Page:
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For Olympia Residents, Wind Storm Brought Harrowing Moments

Austin Jenkins
A large tree toppled into a car in Olympia's South Capitol neighborhood taking with it power lines. The force of the tree also snapped a power pole.


The lights are back on for many of those who lost power during the windstorm that walloped western Oregon and Washington Thursday night. But repair crews are still hard at work across the region.

The largest number of outages were in Puget Sound Energy territory. But the utility said the number of customers still without electricity is less than half what it was at the peak overnight.

In Olympia’s South Capitol neighborhood, there was a harrowing moment when a very large, sprawling tree fell across power lines and onto a car, knocking out the power in the residential neighborhood.

“It was a pretty loud shudder of the whole house because it pulled my lines off the side of my house,” said South Capitol resident Scott Freeman. “So, it yanked all the lines. I didn’t actually hear the tree go down, but the transformer exploded.”

When the tree fell it also snapped the top of a power pole and left it hanging precariously. Wires dangled in people’s front yards and the street was closed to traffic. A nearby school lost power as a result. The school remained open with emergency lighting, but parents were encouraged to pick-up their kids.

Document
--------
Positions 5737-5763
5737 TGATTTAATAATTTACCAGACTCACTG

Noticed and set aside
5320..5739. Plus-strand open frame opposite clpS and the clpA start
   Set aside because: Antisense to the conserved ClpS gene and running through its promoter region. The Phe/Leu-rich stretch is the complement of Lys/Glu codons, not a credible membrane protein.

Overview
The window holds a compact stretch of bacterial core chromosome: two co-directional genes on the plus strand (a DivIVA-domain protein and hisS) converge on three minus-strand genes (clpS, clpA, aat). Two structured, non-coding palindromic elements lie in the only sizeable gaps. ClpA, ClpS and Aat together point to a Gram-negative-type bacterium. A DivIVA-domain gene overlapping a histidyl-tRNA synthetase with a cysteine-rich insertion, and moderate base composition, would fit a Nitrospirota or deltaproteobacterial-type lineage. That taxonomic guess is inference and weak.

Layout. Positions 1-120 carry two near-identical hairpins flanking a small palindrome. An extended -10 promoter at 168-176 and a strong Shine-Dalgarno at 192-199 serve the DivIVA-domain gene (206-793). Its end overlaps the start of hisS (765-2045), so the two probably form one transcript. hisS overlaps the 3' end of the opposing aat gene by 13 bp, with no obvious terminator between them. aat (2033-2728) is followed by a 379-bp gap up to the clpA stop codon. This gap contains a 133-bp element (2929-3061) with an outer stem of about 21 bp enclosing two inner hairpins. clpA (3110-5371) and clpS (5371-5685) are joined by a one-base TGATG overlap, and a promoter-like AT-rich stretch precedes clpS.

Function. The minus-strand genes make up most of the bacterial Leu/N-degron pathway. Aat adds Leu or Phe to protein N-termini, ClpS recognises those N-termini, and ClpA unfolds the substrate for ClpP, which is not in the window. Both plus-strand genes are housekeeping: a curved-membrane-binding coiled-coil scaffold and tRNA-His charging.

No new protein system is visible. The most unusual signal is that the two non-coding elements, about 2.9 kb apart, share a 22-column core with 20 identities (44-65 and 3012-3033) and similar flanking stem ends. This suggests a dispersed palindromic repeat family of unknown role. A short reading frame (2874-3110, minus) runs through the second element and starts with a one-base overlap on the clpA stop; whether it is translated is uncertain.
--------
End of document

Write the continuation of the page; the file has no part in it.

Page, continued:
A Potelco crew was on the scene Friday morning getting a new power pole ready to be installed. After that crew got the equipment ready and the line crew was set to come in after them. A tree crew will also have to come in and get rid of the tree, so the whole process could take some time.

Mark Vosburg works for utility contractor Potelco. He said that he expects to work 39 hours on, have six off and then work another 18-hour shift.

“Once you’re out here and you’re out running around, you’re just awake,” Vosburg said.

Vosburg added that, unfortunately, his time of year is something the crews “look forward” to.

“For one thing we want to get people back as quickly as possible on power and then for another thing this is all double-time for us," he said. "It’s Christmas money.”

Restoration crews are benefiting from calmer weather forecast to last through the weekend.

Since January 2004, Austin Jenkins has been the Olympia-based political reporter for the Northwest News Network. In that position, Austin covers Northwest politics and public policy as well as the Washington State legislature. You can also see Austin on television as host of TVW's (the C–SPAN of Washington State) Emmy-nominated public affairs program "Inside Olympia." Prior to joining the Northwest News Network, Austin worked as a television reporter in Seattle, Portland and Boise. Austin is a graduate of Garfield High School in Seattle and Connecticut College in New London, Connecticut. Austin’s reporting has been recognized with awards from the Association of Capitol Reporters and Editors, Public Radio News Directors Incorporated and the Society of Professional Journalists.